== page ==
How to read a taxoboxWikipedia:點樣睇生物分類框
How to read a taxobox


最唔使理(Least Concern) (LC)[1]
P. sibirica
Pusa sibirica
Gmelin, 1788
Phoca sibirica

貝加爾海豹Nerpa)(Pusa sibirica,obsolete: Phoca sibirica)係一種生活響西伯利亞貝加爾湖嘅海豹,唔單止係最細隻嘅海豹,重係世界上唯一生活響淡水水域嘅海豹。科學家認為佢哋係環斑海豹嘅部分祖先,喺幾百萬年前嚟到加爾湖之後,慢慢演化而成嘅[2]


  • 體重:平均70公斤(155磅),最重150公斤(330磅)
  • 長度:平均1.3米(4尺3吋)
  • 嘢食:mainly golomyanka and goby
  • Litter:usually one pup, sometimes two
  • 潛水時間:通常20至25分鐘(45至60分鐘最耐紀錄)
A Baikal Seal costume at the Nerpa festival in Irkutsk, Baikal region, Russia


海豹公可生到1.3 米長(4 尺 3 吋),身體63至70公斤重(140 to 155 lb)[3]。The animals show very little sexual dimorphism; 公大隻過乸少少[3]。加爾海豹同其他海洋嘅親戚一樣,背脊灰褐色,然後向肚逐漸過渡為黃褐色,貝加爾海豹重有發達嘅前鰭同爪。[4][3]



The areas of the lake in which the Baikal seals reside changes depending on the season as well as some other environmental factors. Baikal seals are solitary animals for the majority of the year, sometimes living kilometers away from other Baikal seals. In general, there is a higher concentration of Baikal seals in the northern parts of the lake, because the longer winter keeps the ice frozen for longer, which is preferable for pupping.[4] However, in recent years there have been migrations to the southern half of the lake. These are speculated to evade hunters.[3] In winter, when the lake is frozen over, seals maintain a few breathing holes over a given area and tend to remain nearby, not interfering with the food supplies of a nearby neighbour. When the ice begins to melt, the Baikal seals tend to keep to the shoreline.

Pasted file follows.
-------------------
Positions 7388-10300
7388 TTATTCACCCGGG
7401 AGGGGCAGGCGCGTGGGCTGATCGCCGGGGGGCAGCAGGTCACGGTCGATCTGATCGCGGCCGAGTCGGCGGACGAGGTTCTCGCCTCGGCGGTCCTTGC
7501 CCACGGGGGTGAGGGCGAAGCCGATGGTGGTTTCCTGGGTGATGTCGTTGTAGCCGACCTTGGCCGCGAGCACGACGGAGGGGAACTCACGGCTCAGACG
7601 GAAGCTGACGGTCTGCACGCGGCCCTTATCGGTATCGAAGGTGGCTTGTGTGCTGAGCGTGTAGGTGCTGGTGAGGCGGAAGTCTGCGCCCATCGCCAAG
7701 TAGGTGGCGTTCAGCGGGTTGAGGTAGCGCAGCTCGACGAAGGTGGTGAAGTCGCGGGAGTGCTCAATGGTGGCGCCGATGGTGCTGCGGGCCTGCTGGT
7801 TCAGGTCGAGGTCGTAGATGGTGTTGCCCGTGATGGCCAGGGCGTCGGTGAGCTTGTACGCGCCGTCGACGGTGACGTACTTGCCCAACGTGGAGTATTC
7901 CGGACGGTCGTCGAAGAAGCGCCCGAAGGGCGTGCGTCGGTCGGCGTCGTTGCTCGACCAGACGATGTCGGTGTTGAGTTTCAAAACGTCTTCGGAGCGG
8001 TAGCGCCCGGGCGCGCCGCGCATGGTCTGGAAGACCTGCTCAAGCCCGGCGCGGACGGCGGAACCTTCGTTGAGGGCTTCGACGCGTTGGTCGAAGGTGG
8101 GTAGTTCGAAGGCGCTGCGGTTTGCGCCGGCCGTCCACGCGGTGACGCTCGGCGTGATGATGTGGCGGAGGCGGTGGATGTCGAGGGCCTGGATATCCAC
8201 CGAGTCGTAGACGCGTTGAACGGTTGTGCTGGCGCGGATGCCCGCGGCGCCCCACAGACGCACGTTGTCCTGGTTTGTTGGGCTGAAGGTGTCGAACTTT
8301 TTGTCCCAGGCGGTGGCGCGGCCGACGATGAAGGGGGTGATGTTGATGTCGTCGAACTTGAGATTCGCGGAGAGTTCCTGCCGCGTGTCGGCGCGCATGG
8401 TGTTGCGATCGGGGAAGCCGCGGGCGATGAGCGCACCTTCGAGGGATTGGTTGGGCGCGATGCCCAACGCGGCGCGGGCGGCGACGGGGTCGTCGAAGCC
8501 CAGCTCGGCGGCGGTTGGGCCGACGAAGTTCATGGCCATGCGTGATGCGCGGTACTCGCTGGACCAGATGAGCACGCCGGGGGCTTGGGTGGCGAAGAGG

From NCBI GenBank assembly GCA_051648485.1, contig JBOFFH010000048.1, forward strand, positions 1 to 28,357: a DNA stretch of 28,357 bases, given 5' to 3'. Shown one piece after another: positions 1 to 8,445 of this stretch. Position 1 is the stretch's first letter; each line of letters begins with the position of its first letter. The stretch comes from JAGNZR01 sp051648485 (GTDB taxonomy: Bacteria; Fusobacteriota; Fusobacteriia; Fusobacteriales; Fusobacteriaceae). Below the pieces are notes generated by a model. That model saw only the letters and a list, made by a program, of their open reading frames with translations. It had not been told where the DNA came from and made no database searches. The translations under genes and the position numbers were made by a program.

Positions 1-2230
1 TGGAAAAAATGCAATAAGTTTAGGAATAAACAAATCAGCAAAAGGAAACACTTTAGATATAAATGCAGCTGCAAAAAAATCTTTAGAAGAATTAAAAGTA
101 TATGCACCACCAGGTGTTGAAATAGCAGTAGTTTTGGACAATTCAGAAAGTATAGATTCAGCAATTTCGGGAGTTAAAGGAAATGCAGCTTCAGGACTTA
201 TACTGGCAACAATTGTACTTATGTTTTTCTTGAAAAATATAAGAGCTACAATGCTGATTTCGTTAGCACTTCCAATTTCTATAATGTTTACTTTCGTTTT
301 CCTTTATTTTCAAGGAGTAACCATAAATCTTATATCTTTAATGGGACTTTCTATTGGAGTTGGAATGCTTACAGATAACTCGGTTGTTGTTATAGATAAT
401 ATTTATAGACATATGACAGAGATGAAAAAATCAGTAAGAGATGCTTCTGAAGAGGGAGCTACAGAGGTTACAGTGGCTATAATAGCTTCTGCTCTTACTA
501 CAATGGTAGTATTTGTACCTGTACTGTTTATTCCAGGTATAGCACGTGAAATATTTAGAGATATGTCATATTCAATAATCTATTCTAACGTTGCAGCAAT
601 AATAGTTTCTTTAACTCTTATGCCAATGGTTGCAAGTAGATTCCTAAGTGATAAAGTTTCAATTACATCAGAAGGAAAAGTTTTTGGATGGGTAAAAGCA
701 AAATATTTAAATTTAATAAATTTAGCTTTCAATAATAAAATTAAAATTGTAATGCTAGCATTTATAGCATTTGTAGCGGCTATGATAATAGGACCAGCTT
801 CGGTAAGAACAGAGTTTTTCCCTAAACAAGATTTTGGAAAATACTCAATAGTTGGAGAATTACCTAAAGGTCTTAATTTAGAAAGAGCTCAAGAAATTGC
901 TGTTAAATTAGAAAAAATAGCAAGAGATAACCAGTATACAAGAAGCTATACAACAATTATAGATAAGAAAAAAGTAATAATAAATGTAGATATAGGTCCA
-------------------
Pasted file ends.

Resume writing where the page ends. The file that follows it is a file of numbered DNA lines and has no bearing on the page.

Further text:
Abundance and trends[編輯]

2007年,貝加爾海豹被列作“lower risk” [3] 即係表示佢哋This means that while they are not currently threatened or endangered, it is possible and even likely they will be in the near future. At last official count, by the 根據俄羅斯政府喺1994年嘅研究指出,貝加爾海豹數目大約有104,000隻。喺2000年,「綠色和平」(Greenpeace)用佢哋嘅方法數出佢哋大約得番55,000至65,000隻海豹。[5] It is thought[邊個? ] excessive hunting, as well as less severe problems of poaching and pollution, are quickly reducing the population.

In the last century, the kill quota for hunting Baikal seals was raised several times, most notably after the fur industry boomed in the late 1970s and when official counts began indicating there were more Baikal seals than previously known.[4] The quota in 1999 was 6,000, lowered in 2000 to 3,500 which is still nearly 5% of the Baikal Seal population if the Greenpeace count is correct.[3] In addition, new techniques, such as netting breathing holes, and seal dens to catch pups have been introduced. In one area, 3,000 out of 4,000 breathing holes had been netted, many probably illegally.[未記出處或冇根據] One prime seal pelt will bring 1,000 rubles at market, more than a month’s salary.[5]